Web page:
On Sat, Jan 1, 2011 at 6:54 AM, Simon Riggs <simon(at)2ndquadrant(dot)com> wrote:
> Yes, working out the math is a good idea. Things are much clearer if we
> do that.
> Let's assume we have 98% availability on any single server.
> 1. Having one primary and 2 standbys, either of which can acknowledge,
> and we never lock up if both standbys fail, then we will have 99.9992%
> server availability. (So PostgreSQL hits "5 Nines", with data
> guarantees). ("Maximised availability")
I don't agree with this math. If the master and one standby fail
simultaneously, the other standby is useless, because it may or may
not be caught up with the master. You know that the last transaction
acknowledged as committed by the master is on at least one of the two
standbys, but you don't know which one, and so you can't safely
promote the surviving standby.
(If you are working in an environment where promoting the surviving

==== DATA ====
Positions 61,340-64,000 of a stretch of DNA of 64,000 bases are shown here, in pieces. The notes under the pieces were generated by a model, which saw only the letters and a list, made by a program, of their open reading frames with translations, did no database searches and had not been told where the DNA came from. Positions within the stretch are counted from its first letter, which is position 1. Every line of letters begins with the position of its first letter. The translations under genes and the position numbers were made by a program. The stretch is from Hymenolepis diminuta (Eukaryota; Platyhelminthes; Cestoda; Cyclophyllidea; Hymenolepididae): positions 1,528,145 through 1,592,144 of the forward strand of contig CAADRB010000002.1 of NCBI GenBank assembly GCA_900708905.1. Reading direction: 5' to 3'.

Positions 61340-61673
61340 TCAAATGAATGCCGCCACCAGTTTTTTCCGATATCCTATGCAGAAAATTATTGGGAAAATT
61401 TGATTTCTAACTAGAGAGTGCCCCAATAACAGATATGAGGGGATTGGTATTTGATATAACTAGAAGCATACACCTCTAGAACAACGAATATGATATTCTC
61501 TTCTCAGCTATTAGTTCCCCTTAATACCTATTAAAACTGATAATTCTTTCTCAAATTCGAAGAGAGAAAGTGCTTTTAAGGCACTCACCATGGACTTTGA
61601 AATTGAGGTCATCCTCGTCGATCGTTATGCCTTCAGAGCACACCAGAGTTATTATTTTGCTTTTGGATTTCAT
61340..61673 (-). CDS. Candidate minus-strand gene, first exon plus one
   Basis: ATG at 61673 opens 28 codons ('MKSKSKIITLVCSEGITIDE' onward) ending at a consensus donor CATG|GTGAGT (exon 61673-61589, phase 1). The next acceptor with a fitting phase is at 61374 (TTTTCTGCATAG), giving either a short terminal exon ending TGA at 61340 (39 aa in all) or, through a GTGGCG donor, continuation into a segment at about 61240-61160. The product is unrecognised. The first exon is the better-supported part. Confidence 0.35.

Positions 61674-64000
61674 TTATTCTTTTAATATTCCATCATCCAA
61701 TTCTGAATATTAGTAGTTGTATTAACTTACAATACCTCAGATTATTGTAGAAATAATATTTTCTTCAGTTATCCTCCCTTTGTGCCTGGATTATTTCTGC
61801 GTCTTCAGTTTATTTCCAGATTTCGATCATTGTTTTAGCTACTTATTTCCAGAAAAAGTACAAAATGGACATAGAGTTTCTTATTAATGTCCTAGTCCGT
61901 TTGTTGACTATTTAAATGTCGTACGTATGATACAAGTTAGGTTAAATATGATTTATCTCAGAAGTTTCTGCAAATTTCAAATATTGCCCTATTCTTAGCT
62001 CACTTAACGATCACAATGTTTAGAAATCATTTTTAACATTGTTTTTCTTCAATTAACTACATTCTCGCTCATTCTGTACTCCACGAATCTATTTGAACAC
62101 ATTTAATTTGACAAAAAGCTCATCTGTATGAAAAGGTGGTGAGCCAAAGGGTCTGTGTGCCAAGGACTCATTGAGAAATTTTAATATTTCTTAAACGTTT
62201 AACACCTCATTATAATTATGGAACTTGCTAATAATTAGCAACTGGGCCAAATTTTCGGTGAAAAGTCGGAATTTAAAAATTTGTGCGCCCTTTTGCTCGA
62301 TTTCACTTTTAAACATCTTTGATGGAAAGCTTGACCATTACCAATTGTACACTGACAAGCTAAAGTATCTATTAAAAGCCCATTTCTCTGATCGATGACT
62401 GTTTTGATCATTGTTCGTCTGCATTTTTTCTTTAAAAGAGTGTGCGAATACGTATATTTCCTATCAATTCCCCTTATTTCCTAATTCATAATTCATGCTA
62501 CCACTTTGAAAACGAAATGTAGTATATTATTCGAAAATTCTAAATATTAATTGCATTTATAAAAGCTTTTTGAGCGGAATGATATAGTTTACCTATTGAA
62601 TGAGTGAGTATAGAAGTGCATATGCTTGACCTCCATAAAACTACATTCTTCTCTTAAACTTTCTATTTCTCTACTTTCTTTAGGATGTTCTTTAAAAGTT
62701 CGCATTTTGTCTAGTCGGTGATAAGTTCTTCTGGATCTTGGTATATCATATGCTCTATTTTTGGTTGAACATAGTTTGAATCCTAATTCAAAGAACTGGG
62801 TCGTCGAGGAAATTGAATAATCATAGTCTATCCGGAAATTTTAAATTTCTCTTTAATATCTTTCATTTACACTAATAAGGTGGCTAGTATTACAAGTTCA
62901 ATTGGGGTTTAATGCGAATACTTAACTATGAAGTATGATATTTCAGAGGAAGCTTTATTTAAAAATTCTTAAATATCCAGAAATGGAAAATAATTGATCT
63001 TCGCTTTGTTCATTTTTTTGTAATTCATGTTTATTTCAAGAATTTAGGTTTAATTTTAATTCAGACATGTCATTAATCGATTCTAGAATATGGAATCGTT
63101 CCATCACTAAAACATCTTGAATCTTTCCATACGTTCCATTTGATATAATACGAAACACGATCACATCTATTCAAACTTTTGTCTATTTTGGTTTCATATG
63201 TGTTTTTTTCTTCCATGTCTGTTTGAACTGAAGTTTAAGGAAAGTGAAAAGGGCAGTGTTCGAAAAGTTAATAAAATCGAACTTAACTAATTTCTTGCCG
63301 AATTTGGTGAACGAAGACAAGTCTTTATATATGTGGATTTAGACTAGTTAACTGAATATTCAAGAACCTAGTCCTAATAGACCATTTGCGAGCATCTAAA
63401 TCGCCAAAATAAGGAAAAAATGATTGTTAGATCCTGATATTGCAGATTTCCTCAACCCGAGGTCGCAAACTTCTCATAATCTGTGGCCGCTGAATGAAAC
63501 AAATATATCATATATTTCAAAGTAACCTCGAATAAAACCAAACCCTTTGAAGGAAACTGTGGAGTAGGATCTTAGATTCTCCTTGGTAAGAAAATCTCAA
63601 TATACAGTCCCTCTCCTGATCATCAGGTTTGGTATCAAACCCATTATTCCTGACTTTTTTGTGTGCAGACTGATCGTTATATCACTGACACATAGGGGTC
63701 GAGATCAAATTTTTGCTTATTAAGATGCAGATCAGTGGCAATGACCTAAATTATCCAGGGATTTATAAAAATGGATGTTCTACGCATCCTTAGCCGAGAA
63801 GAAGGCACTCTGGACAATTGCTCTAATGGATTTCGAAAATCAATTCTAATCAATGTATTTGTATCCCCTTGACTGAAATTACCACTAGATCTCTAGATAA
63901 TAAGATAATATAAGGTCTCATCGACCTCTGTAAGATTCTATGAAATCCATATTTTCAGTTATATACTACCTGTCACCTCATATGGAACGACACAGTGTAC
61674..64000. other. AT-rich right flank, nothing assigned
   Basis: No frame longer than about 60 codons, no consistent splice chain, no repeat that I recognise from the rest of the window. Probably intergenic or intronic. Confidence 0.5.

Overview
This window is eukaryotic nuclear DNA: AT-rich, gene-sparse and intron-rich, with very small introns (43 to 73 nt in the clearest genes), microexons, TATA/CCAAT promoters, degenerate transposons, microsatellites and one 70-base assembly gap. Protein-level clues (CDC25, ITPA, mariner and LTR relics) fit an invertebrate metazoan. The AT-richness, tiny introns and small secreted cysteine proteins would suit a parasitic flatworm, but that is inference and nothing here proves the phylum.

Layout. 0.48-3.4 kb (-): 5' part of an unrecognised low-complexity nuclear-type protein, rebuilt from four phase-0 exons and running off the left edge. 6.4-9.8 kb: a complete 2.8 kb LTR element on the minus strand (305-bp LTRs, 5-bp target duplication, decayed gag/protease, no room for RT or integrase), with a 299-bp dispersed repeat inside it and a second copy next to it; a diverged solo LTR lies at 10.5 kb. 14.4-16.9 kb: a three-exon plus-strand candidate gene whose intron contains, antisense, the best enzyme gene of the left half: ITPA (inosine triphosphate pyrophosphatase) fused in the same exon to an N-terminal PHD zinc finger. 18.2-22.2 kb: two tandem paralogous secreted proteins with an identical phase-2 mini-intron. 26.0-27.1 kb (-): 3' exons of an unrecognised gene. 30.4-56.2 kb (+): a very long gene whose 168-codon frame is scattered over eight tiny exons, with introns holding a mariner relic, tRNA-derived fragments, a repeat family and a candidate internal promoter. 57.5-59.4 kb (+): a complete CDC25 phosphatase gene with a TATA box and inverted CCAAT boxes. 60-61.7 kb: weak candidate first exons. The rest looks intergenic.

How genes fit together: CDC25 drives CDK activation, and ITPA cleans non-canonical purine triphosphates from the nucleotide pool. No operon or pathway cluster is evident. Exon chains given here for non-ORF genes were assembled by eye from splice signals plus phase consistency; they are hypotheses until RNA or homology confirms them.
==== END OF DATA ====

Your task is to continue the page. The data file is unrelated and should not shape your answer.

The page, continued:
standby when it's possibly not caught up is OK, then you don't need
sync rep in the first place: you can just run async rep and get much
So the availability is 98% (you are up when the master is up) + 98%^2
* 2% (you are up when both slaves are up and the master is down) =
99.92%. If you had only a single standby, then you could be certain
that any commit acknowledged by the master was on that standby. Thus
your availability would be 98% (up when master is up) + 98% * 2% (you
are up when the master is down and the slave is up) = 99.96%.
The Enterprise PostgreSQL Company
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